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Brief Summary

I have a page that I'm using to list a set of divs. They expand to the full width of the page and the sizes are determined by percentages.

I've added 3 buttons at the top that use a bit of jQuery to control the layout of these divs. For example if state one is active (the default) then the divs have 100% width and a max-height of 400px (width set to 100%). When the second button is pressed and state 2 is activated the divs assume 50% width and are ordered 2 in each row. When state 3 is activated via the third button its divs widths assume 33% and are ordered 3 in each row.

How I've set it out is to add a CSS class to the div via jQuery to express the state that it's currently in. Everytime a new state is called both opposing states are removed via jQuery just to cover all of the bases no matter what state it's currently in.

All of this works absolutely fine.

The Problem

I'm wanting to make the transition between states as smooth as possible. Although adding a transition effect of ease-in-out allows for smooth resizing. The actual movement of a div onto a new line is instantaneous. I would much prefer for a transitional movement from its position below to the row above, rather than it jumping instantly.

To demonstrate the desired transition, please check this fiddle - http://jsfiddle.net/Mke7E/

Although this works, it's based on media queries and that's obviously not what I'm using. Along with that it uses fixed widths/heights and after a little play around I'm unable to replicate the functionality and incorporate it into my own.

I've seen multiple sites using this through colleagues at work, unfortunately I can't quite remember any presently or I would be inspecting their code to understand it better myself.

Demonstration of my issue

CodePen: http://codepen.io/anon/pen/MYLByw

If you notice the difference of how from state 1 to 2 is a jump from the second div to the top row, yet in the jsfiddle from my description it will nearly transition across to the top right from below. That is what I am attempting to achieve.

My code

jQuery

$( "a.full" ).on("click", function(e) {
    $( "div.box" ).removeClass( "half third" ).addClass("full");
    e.preventDefault();
});
$( "a.half" ).on("click", function(e) {
    $( "div.box" ).removeClass( "full third" ).addClass("half");
    e.preventDefault();
});
$( "a.third" ).on("click", function(e) {
    $( "div.box" ).removeClass( "half full" ).addClass("third");
    e.preventDefault();
});

HTML

<a href="#" class="full">STATE 1</a>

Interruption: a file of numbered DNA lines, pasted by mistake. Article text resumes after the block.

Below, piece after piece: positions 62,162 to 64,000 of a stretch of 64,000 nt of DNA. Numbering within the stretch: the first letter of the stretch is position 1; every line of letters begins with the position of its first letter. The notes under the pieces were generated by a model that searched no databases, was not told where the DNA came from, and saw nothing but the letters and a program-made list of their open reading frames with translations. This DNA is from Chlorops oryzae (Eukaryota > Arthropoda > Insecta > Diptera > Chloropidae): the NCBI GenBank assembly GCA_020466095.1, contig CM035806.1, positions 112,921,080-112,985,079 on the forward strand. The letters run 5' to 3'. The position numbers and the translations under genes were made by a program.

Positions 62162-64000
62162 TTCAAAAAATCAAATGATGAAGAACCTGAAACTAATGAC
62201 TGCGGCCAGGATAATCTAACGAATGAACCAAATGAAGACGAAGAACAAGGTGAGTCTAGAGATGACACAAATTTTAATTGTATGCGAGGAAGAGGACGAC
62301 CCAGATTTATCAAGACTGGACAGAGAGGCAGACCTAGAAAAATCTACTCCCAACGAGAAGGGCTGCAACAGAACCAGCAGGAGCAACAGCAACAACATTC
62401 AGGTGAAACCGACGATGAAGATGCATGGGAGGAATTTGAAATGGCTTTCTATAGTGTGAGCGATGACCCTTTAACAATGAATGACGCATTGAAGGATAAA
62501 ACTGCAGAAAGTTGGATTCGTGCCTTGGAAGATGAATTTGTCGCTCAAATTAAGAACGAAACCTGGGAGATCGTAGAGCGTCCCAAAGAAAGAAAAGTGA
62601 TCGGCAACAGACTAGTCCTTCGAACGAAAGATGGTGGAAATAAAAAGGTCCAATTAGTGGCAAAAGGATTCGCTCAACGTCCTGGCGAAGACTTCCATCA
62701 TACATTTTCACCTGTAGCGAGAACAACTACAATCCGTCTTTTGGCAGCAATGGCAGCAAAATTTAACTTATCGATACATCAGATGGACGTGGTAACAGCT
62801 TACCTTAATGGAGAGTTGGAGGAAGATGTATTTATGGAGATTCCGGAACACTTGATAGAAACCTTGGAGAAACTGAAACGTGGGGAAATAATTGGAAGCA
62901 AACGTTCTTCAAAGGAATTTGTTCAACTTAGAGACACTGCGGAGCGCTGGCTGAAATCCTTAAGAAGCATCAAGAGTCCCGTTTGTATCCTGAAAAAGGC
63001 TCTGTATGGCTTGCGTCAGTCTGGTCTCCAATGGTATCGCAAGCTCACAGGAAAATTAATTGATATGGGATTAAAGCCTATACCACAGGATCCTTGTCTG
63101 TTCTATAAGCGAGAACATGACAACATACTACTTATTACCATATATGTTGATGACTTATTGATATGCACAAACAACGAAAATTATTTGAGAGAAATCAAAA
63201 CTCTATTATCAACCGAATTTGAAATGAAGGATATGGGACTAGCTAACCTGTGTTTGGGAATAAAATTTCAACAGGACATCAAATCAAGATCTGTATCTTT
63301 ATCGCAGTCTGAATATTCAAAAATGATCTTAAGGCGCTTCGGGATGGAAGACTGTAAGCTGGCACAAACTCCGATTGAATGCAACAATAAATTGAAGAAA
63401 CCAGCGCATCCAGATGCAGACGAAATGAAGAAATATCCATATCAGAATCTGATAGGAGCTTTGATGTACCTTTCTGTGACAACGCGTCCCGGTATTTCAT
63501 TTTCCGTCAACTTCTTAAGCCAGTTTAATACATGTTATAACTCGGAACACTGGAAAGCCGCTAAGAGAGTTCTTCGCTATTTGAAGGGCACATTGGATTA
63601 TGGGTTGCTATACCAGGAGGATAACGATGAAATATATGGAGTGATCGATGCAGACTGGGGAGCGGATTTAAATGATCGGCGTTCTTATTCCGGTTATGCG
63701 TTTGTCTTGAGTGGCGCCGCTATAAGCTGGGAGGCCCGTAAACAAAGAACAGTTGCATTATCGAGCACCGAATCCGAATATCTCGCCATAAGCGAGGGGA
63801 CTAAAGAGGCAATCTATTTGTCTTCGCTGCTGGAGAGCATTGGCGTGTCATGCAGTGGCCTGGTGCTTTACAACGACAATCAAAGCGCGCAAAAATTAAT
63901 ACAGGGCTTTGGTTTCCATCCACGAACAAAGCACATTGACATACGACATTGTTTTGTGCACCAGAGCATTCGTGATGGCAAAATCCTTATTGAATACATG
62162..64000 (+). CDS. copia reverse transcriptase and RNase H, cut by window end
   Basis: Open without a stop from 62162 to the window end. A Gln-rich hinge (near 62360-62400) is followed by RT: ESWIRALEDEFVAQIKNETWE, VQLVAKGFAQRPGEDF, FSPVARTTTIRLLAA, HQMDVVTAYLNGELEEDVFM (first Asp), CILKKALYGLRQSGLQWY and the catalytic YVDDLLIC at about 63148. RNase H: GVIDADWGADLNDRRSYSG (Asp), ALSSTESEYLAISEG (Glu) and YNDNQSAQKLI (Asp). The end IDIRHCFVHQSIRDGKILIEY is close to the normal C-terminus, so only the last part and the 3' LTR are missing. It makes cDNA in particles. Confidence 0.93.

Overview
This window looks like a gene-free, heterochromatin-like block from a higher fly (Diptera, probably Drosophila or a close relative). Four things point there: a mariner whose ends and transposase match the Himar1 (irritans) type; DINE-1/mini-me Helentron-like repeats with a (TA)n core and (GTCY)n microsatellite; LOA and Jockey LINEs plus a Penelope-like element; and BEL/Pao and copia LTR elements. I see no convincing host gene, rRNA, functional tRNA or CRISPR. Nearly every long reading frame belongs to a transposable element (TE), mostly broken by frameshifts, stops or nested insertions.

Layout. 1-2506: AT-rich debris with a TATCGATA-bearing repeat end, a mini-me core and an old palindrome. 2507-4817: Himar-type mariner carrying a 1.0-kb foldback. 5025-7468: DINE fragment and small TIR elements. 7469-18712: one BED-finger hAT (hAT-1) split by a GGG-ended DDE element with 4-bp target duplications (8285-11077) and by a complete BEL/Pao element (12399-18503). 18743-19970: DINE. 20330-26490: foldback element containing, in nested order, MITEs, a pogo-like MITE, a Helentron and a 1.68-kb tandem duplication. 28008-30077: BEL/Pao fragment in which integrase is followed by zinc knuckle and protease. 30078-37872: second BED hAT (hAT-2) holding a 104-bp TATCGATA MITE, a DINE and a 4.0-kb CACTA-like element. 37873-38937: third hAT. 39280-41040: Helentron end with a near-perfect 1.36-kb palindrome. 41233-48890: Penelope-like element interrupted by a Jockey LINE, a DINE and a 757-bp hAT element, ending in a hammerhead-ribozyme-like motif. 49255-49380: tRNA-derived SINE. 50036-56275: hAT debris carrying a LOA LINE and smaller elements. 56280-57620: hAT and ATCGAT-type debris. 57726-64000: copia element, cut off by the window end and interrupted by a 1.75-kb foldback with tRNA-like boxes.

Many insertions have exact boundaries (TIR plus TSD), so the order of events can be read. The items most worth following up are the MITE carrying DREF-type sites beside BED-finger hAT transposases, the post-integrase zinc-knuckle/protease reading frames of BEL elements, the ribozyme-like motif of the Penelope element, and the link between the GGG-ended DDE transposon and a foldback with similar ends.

<a href="#" class="half">STATE 2</a>
<a href="#" class="third">STATE 3</a>

<div class="box">SOME CONTENT</div>
<div class="box">SOME CONTENT</div>
<div class="box">SOME CONTENT</div>
<div class="box">SOME CONTENT</div>
<div class="box">SOME CONTENT</div>
<div class="box">SOME CONTENT</div>

CSS:

div.box {
    width: 100%;
    left: auto;
    background-size: 100%;
    background-position: center center;
    height: 100%; 
    background-repeat: no-repeat;
    position: relative;
    display: block;
    padding: 0;
    margin: 0;
    background:red;
    text-align: center;
    transition: all 400ms ease-in-out;
    transform-origin: 50% 50%;
    white-space:nowrap; 
}
div.box.half {
    display: inline-block;
    width: 49%;
    white-space:nowrap;    
}

div.box.third {
    display: inline-block;
    width: 33%;
    white-space:nowrap;
}

a {
    width:100%;
    display:block;
}
  • 2
    In your fiddle it works, because you are actually transitioning the margin of the element, and that margin is what results in the “position” of the element. In your codepen however you are relying on the normal layout flow, i.e. the automatically determined position of the elements – and that you can not transition. If you want to achieve this, you need a script that calculates positions, and then explicitly positions the elements there. – CBroe Mar 25 '15 at 16:10
  • @CBroe yes indeed, I understand how the first jsfiddle works, I was curious as to how to achieve this given the way I do things shown within my codepen. Thank you though, it seems you've confirmed my fears that I will have to become a fair bit more clued up on jQuery in order to solve this properly. – Joe Corby Mar 25 '15 at 16:14
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    Anyway Joe, while we (web developers) may resize often our browsers to test our responsive "in progress" designs the actual future users of your web (well, the big mayorite) won't ever do it. They will just see one layout or another depending on platform they are using. I would not waste much time trying to recreate layout changes in a smooth way (and I would never use that solution changing margins. SO many stuff can go wrong). Just my humble opinion – Alvaro Menéndez Mar 25 '15 at 16:47
  • @AlvaroMenéndez - Absolutely and normally I'd just tell the project manager that it's not happening / isn't a feature worth bothering with due to time constraints. However this has been passed to me as an internal project and with emphasis behind making everything as smooth as possible. If anyone is curious, this has solved my problem - vestride.github.io/Shuffle – Joe Corby Mar 26 '15 at 8:34
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http://vestride.github.io/Shuffle/

This was the most applicable answer I came to in the end. With a few tweaks this can be adapted to repeat the exact functionality I desired. Worth a look for future viewers.

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